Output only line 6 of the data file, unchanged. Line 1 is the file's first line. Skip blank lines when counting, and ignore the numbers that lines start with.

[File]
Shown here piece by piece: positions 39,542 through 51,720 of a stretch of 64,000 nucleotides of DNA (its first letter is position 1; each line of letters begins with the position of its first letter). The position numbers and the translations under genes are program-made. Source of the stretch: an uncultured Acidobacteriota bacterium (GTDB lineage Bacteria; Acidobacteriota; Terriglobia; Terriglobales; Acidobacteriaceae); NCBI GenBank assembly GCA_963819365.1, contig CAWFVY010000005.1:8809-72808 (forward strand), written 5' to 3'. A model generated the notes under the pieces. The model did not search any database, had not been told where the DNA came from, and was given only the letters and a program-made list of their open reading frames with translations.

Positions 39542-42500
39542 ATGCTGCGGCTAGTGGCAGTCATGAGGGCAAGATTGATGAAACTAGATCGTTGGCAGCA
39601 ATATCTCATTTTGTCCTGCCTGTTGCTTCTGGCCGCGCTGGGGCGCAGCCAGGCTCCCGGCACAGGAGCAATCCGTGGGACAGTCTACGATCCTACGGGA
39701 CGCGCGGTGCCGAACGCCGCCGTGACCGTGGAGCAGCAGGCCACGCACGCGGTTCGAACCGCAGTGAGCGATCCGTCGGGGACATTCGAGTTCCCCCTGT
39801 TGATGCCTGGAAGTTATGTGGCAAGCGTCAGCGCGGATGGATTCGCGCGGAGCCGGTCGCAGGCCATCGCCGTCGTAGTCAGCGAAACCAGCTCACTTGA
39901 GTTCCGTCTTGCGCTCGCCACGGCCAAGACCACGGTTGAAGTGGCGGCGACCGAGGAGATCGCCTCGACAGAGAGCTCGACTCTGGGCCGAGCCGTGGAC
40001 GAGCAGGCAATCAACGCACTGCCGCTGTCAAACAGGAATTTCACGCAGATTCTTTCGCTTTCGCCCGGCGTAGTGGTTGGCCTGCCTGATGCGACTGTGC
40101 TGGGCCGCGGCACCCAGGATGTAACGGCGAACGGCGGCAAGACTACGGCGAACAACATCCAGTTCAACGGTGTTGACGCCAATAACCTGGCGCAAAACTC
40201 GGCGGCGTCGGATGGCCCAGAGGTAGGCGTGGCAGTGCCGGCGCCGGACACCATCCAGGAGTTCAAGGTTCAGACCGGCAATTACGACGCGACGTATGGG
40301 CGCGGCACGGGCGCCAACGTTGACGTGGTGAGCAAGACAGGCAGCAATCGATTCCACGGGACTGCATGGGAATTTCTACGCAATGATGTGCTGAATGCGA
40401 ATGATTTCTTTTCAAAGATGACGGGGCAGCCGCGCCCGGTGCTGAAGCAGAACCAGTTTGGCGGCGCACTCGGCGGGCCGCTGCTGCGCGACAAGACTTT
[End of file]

39801 TGATGCCTGGAAGTTATGTGGCAAGCGTCAGCGCGGATGGATTCGCGCGGAGCCGGTCGCAGGCCATCGCCGTCGTAGTCAGCGAAACCAGCTCACTTGA